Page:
This is going to be a wide ranging post. Unlike the last post on Best Announcers of All-Time, I will explain my reasons for choosing them. It’s quite an interesting list.
10. The American Sportsman – ABC Sports (1965-1986)
Hosted by Curt Gowdy, the show started from a segment in ABC’s Wide World of Sports, a series that will be higher in this list. It gave viewers a look at hunting, fishing, gaming in the great outdoors and also showed animals in their natural habitat. Done on film, the beauty of the series brought viewers to exotic locations all over the United States. Celebrities often joined Curt having fun in the outdoors.
9. Inside the NFL – HBO/Showtime/NFL Films (1977-present)
The show began in the infancy of the cable era and continues today. Originally started as a highlights show using NFL Films footage, Inside the NFL evolved to features, interviews and discussion. The show went from HBO to Showtime, but it’s influence on highlights remain today.
8. This Week in Baseball – MLB Productions (1977-1999 version)
We’re talking about the syndicated version and not the program that airs on Fox Sports before its MLB coverage on Saturday afternoons. Fed up of seeing TV stations air NFL Films syndicated programming, Commissioner Bowie Kuhn ordered MLB Productions start a program of their own and This Week in Baseball was born. Before ESPN, it was the only way to see baseball highlights from outside the local market. Narrated by Mel Allen until his death in 1996 and canceled in 1999 until Fox brought it back in 2000 with the highlights drastically cut. In its heyday, TWIB was one of the most successful league-owned programs. And it also led MLB Productions to other programs including “The Baseball Bunch” which was geared towards children.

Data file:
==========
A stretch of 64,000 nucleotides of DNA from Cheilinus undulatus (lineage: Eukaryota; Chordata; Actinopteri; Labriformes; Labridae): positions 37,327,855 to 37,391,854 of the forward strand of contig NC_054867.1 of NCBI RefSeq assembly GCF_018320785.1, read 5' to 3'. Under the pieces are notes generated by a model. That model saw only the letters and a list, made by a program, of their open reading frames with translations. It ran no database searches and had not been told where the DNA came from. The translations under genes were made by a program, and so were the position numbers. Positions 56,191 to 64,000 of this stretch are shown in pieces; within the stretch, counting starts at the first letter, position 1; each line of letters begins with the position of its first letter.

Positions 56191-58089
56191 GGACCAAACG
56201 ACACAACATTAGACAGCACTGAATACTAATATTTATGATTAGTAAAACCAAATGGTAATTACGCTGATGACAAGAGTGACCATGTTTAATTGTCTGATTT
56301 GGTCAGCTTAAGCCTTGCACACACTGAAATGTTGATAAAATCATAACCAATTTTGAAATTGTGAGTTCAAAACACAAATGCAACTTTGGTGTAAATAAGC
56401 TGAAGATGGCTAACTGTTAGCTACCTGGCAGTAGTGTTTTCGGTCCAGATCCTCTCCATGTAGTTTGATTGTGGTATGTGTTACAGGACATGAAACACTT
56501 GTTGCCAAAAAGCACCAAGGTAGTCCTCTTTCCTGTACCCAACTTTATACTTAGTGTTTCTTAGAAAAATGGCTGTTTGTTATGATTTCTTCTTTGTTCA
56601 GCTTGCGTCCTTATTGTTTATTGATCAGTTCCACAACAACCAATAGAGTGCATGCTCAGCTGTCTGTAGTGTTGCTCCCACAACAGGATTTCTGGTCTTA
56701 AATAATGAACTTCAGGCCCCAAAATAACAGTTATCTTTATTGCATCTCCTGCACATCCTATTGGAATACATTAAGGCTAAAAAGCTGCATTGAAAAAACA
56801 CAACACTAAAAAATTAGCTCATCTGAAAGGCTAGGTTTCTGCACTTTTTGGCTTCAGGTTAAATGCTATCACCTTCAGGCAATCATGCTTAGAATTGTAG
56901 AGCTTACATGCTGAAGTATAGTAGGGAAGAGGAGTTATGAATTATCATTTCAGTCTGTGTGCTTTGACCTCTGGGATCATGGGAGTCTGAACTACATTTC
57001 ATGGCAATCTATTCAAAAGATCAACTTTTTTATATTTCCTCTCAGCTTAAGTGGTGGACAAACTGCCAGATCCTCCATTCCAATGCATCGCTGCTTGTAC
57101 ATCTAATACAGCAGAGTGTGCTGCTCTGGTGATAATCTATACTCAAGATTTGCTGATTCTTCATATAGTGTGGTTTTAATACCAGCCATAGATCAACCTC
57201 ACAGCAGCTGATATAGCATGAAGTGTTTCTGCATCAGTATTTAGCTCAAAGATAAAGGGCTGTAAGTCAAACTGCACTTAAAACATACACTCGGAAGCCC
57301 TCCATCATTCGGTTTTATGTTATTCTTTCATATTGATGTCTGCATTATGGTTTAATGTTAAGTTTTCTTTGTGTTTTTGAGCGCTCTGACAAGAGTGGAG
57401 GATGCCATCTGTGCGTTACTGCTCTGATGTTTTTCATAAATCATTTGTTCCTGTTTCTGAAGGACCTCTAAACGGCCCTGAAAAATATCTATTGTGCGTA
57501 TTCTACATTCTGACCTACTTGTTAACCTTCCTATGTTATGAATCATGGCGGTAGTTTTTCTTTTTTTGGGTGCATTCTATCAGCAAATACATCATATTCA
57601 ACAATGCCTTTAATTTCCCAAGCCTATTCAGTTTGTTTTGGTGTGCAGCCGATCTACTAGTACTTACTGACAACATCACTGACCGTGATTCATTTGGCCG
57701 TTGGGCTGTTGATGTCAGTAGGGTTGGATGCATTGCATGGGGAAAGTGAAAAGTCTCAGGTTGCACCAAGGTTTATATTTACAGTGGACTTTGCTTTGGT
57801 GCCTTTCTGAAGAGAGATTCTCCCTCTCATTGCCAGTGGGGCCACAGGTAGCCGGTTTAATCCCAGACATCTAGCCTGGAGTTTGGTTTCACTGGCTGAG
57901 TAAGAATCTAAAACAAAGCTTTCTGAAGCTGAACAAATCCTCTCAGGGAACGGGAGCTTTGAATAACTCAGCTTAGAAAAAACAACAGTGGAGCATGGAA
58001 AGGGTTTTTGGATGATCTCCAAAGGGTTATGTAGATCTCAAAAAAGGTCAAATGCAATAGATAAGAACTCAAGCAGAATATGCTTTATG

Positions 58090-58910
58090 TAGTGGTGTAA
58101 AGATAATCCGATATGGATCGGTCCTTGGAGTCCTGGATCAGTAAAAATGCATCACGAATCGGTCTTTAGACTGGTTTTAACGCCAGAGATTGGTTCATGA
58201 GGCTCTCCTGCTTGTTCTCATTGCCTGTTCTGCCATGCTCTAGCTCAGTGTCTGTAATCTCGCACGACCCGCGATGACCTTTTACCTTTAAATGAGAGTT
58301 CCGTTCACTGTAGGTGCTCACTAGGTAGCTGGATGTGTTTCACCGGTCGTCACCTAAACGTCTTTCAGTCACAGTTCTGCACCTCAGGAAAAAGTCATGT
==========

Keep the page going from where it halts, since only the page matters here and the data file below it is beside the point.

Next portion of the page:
7. Hockey Night in Canada – CBC Sports (1952-present)
While not seen in the United States until the NHL Center Ice pay-per-view package and now aired on NHL Network, this series had a great impact on how hockey is aired in the United States. HNIC set the standard for television production of the NHL and play-by-play announcer Foster Hewitt proved that radio announcing would work in calling the sport on TV. The ratings of HNIC continue to dominate in Canada and the NHL’s US TV partners have to strive to equal or surpass CBC’s production.
6. SportsCenter – ESPN (1979-present)
When ESPN launched in 1979 in the little town of Bristol, CT, then-President Chet Simmons decided that a nightly show devoted to sports highlights would be the network’s signature show. SportsCenter was the first show aired on ESPN and since then, over 30,000 editions have been produced. The show has made sports highlights on newscasts obsolete. It brought Chris Berman, Tom Mees, Bob Ley, Dan Patrick, Keith Olbermann, Craig Kilborn, Linda Cohn, Robin Roberts and so many others into national prominence. While other networks have tried to imitate the formula, SportsCenter has beaten back its competitors to the point where it’s expanded into a second ESPN channel.
5. Real Sports – HBO Sports
The sports version of 60 Minutes, Real Sports did not bring serious journalism into television sports, but it has moved the mountain to the point where it was once the only game in town. Now ESPN has its own sports journalism magazine, E:60 and also has a daily show, Outside The Lines. But neither program would be alive were it not for Real Sports. Hosted by Bryant Gumbel since its inception in 1995, the show has won numerous Sports Emmy Awards for Outstanding Sports Journalism. Its reporters are among the best in the business and continue to bring stories to the forefront. Gumbel has said he may be long to host the show, Real Sports is expected to continue for years to come.
4. The NFL Today – CBS Sports (1974-1994, 1998-present)